As streiff wrote earlier today, President Donald Trump’s trade strategy, despite fears that it would ignite a trade war — particularly with Asian nations — may actually be working. Quoting the New York Times, streiff wrote:
In a statement published on Monday, the South Korean Trade Ministry said it had agreed to adhere to a quota of 2.68 million tons of steel exports to the United States a year, which it said was roughly equivalent to 70 percent of its annual average sent to the United States from 2015 to 2017. It also agreed to lower trade barriers to vehicles imported from the United States. Trump administration officials cited what they considered unfair barriers against American-made cars when they began last year to pressure South Korea to amend the trade pact.
In return, the Trade Ministry said, South Korea would be exempt from the steel tariffs.
Trump can add another $500 million to his trade wins as word broke Monday that India’s JSW Steel Ltd has decided to invest that amount into its existing U.S. steel operations by broadening their operations in Texas over several phases and culminating in 2020.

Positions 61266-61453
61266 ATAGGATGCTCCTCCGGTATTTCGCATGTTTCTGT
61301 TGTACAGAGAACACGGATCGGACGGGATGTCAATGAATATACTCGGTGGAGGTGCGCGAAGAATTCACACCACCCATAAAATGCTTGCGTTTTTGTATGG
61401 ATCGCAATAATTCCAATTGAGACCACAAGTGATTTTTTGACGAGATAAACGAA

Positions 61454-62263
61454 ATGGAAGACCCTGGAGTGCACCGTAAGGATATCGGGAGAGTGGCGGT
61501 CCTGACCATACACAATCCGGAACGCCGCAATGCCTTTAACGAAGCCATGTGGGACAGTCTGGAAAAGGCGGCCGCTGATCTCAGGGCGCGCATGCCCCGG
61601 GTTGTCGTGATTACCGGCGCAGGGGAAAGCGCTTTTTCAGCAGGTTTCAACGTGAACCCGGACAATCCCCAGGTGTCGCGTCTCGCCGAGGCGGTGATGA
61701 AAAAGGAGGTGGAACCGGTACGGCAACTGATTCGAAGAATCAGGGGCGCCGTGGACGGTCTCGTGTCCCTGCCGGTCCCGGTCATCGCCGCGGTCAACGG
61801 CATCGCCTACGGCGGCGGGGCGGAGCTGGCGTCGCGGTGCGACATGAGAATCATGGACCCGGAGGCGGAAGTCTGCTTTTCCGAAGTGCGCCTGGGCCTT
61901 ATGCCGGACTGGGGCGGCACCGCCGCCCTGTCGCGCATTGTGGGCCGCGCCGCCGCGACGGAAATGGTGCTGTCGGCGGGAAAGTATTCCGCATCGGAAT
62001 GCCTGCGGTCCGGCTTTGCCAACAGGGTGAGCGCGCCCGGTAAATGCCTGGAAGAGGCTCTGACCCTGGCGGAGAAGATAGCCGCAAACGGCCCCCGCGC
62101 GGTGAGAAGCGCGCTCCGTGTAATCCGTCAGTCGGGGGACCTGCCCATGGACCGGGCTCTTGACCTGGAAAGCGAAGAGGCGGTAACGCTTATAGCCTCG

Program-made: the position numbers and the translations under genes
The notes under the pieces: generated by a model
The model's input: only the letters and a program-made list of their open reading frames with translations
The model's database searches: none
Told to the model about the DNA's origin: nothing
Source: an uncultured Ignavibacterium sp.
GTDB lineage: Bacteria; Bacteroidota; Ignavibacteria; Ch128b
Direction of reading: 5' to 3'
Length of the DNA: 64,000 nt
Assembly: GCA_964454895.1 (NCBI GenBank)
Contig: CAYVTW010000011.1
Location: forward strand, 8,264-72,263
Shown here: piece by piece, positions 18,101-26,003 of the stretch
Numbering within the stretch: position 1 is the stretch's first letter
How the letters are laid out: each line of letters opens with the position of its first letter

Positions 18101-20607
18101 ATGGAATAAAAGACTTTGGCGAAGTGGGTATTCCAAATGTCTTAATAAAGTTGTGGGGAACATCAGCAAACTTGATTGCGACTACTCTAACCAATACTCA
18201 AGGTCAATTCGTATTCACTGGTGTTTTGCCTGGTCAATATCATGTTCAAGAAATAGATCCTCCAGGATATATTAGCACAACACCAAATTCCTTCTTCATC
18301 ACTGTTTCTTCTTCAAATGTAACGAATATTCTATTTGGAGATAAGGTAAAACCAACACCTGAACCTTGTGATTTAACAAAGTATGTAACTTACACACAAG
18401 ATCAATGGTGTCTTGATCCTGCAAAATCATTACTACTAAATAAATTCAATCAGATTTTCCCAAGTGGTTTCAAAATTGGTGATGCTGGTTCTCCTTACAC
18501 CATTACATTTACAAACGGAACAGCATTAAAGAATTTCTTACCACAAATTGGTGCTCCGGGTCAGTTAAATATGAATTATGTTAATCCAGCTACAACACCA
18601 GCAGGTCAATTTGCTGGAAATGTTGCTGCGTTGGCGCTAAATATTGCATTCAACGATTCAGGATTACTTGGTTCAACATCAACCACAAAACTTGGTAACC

The JSW steel plant in Baytown, Texas, has reportedly been struggling for some time and the company plans to use $150 million of the $500 million investment to “improve and modernize its plant” there. The rest will go toward funding a new facility.
The company produces and sells carbon plates to the energy, petrochemicals, defense and other heavy equipment industries.
“Access to natural gas at extremely economical prices and the abundant availability of scrap steel in Texas make conditions very conducive for manufacturing through the Electric Arc Furnace Route,” said Parth Jindal, director of JSW USA and son of JSW group Chairman and Managing Director Sajjan Jindal.
Last week, India’s Trade Minister Suresh Prabhu discussed the possibility of striking one of Trump’s preferred bilateral agreements that would curb imports on steel with the U.S.
“The $500 million investment from JSW Steel to expand its operations in Texas shows what we can achieve when we work to be better every single day,” said Greg Abbott, Texas Governor. The investment, subject environmental protection approvals, facilitates expansion, and the funds will be used for backward integration, to create the first melt and manufacture and enhance capability of its contiguous plate and pipe facility.
Abbot has signed an agreement with the steel company which provides a $3.4 million grant to the company’s Texas unit.